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# Polarization Current VS Absorption Current(2)

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 BigJohn1 (Electrical) 5 Mar 12 8:43
 When doing insulation resistance testing, I understand there are two different measurement ratios:  Dielectric Absorption Ratio and Polarization Index.I think I have a good understanding of polarization current being measured during the PI test where the dipoles in the conductor insulation are being re-oriented in the presence of an electric field.However, I can't find any solid explanation of absorption current.  Is the measurement made during a DAR simply a different value of the same current as a PI?If not, what is absorption current?  Anyone care to tackle this?  Thanks.-John
 petronila (Electrical) 5 Mar 12 9:54
 Hello BigJohnA modern instrument(Megger) could calculate both: PI and DAR values, you can read the following manual: Guide to modern insulation testing by Metrel.RegardsCarlos
 electricpete (Electrical) 5 Mar 12 12:59
 IEEE 43 identifies three components of current:1 - Capacitive2 - Resistive (leakage)3 - 'absorption' and 'polarization' currents...both terms have the same meaning.Capacitive decays away quickest, then aborbption current takes long, resistive of course is constant.Dielectric Absorption (D.A.)  = Ration 1 minute reading / 30-sec readingPolarization Index (P.I.) = Ratio 10 minute / 1 minute reading. D.A. and PI both attempt to deduce the same behavior (high resistive current compared to other two components... primarily absorbption.).   The only reason to do D.A. instead of P.I. is because it's easier (particularly with hand-cranked megger where cranking for 10 minutes would be a pain).   However the P.I. is a better test and the only one recognized by IEEE 43  (D.A. has fallen out of favor now that very few people use hand-cranked megger).The values of DA tend to run lower than the values of PI for a given machine/condition,  as suggested by following limits given by Megger "Stich in Time":Questionable:  1 – 1.25 DA,  1-2 PIGood:  1.34 – 1.6 DA,  2 – 4 PIExcellent: > 1.6 DA, > 4 PI  =====================================(2B)+(2B)'  ?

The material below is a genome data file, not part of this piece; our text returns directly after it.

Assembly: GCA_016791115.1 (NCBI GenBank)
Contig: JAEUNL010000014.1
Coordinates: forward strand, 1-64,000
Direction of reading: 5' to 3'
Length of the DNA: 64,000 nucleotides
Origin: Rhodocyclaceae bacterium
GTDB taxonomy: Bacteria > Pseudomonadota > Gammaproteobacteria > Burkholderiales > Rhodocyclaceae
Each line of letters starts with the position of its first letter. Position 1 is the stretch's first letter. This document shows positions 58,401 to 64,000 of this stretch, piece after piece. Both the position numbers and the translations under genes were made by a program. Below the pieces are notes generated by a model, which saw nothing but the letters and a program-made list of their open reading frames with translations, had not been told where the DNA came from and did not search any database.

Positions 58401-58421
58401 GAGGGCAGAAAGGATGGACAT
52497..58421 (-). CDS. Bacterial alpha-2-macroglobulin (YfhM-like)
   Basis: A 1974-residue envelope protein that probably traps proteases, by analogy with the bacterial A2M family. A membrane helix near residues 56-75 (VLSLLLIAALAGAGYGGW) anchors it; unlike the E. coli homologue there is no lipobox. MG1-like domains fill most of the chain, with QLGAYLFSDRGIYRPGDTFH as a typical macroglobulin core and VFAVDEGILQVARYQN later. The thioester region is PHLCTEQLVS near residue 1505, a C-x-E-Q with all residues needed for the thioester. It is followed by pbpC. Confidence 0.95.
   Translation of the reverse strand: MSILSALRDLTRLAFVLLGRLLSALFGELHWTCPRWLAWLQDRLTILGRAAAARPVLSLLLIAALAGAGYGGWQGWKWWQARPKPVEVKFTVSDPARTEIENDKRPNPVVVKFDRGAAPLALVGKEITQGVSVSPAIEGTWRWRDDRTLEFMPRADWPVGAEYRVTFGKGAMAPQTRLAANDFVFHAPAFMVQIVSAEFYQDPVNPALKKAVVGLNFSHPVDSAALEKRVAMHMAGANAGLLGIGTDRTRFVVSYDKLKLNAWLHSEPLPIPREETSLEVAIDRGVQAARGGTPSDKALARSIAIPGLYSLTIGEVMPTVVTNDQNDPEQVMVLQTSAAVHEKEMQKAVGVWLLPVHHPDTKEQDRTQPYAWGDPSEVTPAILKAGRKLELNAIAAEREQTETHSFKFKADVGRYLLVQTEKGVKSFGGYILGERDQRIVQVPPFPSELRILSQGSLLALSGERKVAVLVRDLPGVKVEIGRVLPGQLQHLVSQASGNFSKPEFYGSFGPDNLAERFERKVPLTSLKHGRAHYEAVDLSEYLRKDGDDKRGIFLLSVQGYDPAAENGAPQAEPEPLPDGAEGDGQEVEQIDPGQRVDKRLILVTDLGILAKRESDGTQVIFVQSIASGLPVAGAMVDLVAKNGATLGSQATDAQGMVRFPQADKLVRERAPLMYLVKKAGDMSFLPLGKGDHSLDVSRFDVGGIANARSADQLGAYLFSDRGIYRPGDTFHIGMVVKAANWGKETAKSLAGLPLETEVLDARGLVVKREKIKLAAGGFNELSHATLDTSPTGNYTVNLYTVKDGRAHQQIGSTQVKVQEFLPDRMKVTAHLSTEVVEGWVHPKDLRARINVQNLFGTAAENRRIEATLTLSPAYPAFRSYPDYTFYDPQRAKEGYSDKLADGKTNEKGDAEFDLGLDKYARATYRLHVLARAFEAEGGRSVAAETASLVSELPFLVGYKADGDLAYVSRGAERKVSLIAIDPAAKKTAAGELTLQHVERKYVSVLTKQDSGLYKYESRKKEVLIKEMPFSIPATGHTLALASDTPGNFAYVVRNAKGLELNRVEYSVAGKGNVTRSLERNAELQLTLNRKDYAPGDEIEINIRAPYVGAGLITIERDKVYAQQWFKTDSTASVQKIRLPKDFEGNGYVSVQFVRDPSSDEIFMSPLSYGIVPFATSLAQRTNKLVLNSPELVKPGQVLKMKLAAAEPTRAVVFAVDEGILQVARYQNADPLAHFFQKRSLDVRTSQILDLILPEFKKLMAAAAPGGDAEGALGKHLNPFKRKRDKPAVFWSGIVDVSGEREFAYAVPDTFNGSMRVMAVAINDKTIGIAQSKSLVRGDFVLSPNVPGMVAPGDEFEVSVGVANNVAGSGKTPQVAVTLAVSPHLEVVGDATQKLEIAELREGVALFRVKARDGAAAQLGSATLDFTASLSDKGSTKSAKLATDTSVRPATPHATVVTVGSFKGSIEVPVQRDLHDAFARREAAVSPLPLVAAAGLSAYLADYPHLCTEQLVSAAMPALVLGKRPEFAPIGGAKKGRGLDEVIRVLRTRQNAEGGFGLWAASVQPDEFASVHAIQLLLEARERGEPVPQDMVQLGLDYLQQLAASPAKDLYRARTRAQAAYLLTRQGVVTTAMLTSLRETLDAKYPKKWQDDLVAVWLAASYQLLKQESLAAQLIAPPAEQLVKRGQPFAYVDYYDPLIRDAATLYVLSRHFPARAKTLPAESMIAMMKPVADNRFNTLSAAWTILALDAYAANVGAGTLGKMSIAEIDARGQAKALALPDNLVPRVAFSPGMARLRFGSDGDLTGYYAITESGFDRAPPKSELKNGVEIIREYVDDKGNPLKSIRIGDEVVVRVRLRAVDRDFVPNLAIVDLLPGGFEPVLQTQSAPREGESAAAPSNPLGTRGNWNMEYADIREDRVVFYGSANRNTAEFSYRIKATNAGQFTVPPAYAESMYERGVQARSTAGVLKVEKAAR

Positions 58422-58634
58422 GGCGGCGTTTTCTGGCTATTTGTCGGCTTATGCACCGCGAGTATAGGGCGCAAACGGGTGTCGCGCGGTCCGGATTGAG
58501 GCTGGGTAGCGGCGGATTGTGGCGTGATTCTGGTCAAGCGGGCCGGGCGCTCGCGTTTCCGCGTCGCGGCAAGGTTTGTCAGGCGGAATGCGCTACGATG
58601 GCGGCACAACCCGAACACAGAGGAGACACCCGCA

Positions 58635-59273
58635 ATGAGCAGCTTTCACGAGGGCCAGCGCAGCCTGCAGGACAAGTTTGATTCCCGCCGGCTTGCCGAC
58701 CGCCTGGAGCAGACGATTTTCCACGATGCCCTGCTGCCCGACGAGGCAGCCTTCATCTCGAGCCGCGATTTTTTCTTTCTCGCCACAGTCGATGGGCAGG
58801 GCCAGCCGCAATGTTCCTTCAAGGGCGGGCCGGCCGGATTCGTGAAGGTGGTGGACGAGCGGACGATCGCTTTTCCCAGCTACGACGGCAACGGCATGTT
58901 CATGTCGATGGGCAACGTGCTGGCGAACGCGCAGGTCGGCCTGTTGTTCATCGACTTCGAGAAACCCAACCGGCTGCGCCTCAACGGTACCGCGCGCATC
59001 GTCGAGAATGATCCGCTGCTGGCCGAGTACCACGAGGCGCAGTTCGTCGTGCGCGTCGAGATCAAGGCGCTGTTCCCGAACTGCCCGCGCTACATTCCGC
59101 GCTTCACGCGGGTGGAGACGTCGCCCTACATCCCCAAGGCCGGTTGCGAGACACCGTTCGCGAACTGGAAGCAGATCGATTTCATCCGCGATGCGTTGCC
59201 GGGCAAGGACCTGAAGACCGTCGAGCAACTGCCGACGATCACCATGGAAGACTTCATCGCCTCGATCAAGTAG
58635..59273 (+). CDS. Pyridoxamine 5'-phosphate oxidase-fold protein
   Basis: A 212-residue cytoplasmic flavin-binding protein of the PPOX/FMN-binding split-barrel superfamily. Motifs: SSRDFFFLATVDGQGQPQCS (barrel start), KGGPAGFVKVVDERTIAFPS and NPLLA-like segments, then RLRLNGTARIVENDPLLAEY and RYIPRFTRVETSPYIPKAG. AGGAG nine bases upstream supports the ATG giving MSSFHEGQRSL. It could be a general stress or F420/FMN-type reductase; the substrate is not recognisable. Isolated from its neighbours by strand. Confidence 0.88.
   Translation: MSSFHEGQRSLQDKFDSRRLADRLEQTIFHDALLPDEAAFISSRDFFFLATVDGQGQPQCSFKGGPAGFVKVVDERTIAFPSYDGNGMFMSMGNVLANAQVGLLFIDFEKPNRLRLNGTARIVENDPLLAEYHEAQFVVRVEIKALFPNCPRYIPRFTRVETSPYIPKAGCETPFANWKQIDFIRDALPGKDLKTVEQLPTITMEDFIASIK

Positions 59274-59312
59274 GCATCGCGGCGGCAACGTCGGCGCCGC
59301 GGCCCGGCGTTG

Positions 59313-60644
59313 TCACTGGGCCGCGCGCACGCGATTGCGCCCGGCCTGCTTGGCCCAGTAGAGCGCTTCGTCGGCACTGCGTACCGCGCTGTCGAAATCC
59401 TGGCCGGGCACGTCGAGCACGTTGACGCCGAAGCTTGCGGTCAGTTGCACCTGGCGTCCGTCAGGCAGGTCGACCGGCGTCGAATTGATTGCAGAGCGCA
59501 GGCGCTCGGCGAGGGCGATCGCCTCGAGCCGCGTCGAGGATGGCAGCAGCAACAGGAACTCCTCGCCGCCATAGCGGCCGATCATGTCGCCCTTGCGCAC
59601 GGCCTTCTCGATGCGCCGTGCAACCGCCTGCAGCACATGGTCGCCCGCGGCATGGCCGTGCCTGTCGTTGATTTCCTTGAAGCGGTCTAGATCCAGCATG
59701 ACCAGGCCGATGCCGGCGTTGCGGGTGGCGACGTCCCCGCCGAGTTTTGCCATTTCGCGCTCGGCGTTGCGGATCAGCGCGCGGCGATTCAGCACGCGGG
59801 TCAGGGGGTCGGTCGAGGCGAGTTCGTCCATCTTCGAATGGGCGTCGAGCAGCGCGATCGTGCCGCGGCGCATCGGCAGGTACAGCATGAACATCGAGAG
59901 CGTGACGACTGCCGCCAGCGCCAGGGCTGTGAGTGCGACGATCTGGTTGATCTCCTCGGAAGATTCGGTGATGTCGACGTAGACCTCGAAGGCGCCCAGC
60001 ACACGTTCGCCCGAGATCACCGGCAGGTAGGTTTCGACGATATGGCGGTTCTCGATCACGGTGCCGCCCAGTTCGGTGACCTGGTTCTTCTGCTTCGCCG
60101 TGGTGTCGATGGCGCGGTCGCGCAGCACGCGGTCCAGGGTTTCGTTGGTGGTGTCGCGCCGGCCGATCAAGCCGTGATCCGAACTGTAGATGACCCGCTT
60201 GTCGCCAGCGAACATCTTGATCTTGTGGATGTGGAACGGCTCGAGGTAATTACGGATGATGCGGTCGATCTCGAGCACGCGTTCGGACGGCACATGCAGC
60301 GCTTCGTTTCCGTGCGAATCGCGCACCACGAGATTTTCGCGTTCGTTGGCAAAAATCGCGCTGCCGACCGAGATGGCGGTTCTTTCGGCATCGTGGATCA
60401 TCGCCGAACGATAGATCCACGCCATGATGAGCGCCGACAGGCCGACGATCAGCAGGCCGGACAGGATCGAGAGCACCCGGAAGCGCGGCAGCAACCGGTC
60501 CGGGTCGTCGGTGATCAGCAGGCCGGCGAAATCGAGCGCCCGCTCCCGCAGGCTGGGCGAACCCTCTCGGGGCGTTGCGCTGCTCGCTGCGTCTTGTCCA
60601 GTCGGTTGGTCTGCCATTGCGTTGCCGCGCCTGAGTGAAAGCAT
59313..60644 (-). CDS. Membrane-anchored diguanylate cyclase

BigJohn1 (Electrical) 5 Mar 12 13:38
 Thanks for the replies.So both tests are fundamentally measuring the exact same physical principals, the only difference being that obviously a PI would be more comprehensive?Is the DAR called that simply because much of the current increase in that test is also capacitive, so it's not primarily measuring polarization and leakage?  Am I correct in thinking that's the importance of comparing the 30 second and 60 second readings:  You're trying to null out the capacitive charging that occurs in the first 30?-John
 electricpete (Electrical) 5 Mar 12 14:31

#### Quote:

So both tests are fundamentally measuring the exact same physical principals, the only difference being that obviously a PI would be more comprehensive?
Yes, exactly.

#### Quote:

Is the DAR called that simply because much of the current increase in that test is also capacitive, so it's not primarily measuring polarization and leakage?